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Date > 1700

Subject > Armed Forces > Military Command and Administration

Attempts to Increase Military Strength

Type: Document

Despite their disunity, the staff of New France agreed on one thing - the need for more fighting men to defend the colony. During the winter of 1756-57, Governor Vaudreuil reorganized existing resources, and two more battalions from the French metropolitan army were dispatched.

Site: National Defence

Compagnies franches de la Marine (Warships)

Type: Document

The names of troops raised by the French Ministry of Marine often confuse people. There were separate units of Compagnies franches de la Marine to serve aboard warships. These troops had nothing to do with the Compagnies franches found in Canada.

Site: National Defence

Division in Wolfe's Camp - Battle for Quebec - Battle for a Continent

Type: Document

The British bombing of Quebec lasted nine weeks, and still they could not take the city. The British camp was confused and divided. General James Wolfe could not decide where to attack and he faced growing opposition even within his own ranks. From the television series "Canada: A People's History." Includes links to educational resources, bibliography, games, puzzles, and video clips.

Site: Canadian Broadcasting Corporation

Quebec Surrenders

Type: Document

In 1759, both the British and French generals were fatally wounded during the battle of the Plains of Abraham. Wolfe died on the field, and Montcalm the next day. Before dying, Montcalm ordered the French army to surrender the city and retreat to Montreal.

Site: National Defence

The Navy's Troops Outside North America

Type: Document

The French Ministry of the Navy was responsible for warships, coastal defence and management of the colonies. As a result, it maintained troops in France and the West Indies as well as in North America.

Site: National Defence

Mutual Dislike Between Colonial and Metropolitan Officers

Type: Document

Both General Montcalm and Governor Vaudreuil wrote to their respective superiors in the fall of 1756, complaining of the other's behaviour. The officers of New France had split into two hostile camps: Canadian-born (led by the Governor) and French-born (led by Montcalm).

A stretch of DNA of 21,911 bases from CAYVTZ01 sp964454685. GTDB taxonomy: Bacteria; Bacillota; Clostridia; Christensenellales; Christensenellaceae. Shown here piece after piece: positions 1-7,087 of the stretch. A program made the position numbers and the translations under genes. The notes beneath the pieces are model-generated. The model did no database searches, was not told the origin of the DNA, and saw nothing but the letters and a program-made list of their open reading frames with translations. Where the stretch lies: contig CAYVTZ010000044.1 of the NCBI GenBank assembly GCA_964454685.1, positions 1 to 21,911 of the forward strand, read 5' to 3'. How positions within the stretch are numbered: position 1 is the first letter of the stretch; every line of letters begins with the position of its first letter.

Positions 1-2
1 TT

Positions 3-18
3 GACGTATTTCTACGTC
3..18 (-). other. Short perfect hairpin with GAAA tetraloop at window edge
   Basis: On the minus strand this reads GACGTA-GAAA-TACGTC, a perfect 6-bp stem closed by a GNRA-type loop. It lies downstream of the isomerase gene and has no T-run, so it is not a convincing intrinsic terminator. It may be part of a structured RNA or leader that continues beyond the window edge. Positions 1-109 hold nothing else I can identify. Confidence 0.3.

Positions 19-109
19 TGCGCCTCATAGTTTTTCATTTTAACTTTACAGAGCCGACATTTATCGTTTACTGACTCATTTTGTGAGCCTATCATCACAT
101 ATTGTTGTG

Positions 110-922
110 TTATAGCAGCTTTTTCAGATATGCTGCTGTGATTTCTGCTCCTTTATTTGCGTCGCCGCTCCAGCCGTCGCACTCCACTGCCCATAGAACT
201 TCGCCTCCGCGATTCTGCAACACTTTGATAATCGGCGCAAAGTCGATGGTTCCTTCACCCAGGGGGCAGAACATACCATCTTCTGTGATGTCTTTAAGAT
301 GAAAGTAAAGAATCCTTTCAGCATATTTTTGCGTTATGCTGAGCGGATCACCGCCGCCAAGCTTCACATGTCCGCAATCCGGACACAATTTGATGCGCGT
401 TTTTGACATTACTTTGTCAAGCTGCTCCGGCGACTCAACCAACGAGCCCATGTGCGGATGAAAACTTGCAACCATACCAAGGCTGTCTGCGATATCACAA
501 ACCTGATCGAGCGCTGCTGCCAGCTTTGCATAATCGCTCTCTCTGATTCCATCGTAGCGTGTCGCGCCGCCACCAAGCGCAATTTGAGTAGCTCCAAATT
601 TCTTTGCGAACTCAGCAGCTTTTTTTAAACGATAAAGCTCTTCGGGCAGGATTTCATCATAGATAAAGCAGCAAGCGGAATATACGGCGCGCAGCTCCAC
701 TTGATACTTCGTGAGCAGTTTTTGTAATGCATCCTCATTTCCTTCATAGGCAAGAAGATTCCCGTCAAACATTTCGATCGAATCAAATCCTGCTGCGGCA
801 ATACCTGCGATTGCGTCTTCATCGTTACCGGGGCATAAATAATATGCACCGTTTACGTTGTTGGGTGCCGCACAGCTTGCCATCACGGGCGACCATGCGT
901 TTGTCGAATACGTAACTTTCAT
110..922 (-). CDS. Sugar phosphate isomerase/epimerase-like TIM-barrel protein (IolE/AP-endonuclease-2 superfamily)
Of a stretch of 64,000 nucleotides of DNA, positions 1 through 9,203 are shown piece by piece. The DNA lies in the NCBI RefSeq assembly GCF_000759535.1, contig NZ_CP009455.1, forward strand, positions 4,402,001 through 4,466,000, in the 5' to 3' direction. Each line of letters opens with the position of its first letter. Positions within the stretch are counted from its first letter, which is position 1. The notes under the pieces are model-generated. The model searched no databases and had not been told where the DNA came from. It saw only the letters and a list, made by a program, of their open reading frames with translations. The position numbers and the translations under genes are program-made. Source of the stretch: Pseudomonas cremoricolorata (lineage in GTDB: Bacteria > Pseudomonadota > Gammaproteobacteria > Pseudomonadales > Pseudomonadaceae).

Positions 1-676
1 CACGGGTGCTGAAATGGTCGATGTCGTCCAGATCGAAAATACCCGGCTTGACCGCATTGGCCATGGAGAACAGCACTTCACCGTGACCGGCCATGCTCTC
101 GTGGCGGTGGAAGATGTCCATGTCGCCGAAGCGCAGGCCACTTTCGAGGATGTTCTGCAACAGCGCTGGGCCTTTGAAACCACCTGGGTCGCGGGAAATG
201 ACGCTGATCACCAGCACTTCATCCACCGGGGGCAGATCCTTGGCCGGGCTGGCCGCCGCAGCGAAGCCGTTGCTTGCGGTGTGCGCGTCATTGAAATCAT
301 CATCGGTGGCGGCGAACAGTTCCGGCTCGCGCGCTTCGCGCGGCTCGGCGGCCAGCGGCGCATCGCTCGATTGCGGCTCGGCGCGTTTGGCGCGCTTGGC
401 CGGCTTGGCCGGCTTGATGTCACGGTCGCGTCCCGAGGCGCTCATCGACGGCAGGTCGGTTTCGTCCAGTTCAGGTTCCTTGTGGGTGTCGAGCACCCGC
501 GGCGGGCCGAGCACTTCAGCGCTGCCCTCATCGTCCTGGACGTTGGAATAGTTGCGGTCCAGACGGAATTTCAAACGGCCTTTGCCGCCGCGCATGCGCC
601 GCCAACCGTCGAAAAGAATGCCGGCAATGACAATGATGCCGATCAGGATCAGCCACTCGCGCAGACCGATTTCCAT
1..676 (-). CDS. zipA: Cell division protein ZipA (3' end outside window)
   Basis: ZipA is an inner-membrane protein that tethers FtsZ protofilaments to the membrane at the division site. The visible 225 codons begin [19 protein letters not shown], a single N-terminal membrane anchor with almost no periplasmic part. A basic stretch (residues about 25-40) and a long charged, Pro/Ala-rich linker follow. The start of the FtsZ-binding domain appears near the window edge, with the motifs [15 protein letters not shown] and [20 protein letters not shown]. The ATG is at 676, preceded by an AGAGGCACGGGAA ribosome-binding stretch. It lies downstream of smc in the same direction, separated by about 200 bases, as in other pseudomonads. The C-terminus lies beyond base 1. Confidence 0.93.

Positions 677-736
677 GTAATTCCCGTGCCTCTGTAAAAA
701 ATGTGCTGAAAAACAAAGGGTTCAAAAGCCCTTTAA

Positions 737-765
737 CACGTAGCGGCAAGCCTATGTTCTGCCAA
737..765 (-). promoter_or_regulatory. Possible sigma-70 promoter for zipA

Site: National Defence

The British Garrison

Type: Document

In 1755, the British colonies were more lightly garrisoned than their French counterparts. The largest concentration was in Nova Scotia, where 1,500 regular soldiers were stationed. The other colonies had to make due with scattered Independent Companies to support their militia.

Site: National Defence

Harsh Terms of Surrender

Type: Document

Since the fortifications of Montreal were too weak to withstand a siege by the British in September 1760, French commanders Vaudreuil and Lévis were forced to surrender. The terms were harsh, with the defenders being refused the honours of war.

Site: National Defence

The Staff of the Navy Troops

Type: Document

Although the Compagnies franches de la Marine were independent from each other, there was a small group of men responsible for them as a body within New France.

Site: National Defence

Impulsive Montcalm Crushed

Type: Document

On the morning of 13 September 1759, General Montcalm saw the British army deployed on the fields west of Quebec. He led his French and Canadian troops out of the city, without waiting to gather his full forces. The resulting battle was a crushing defeat for the French.

Site: National Defence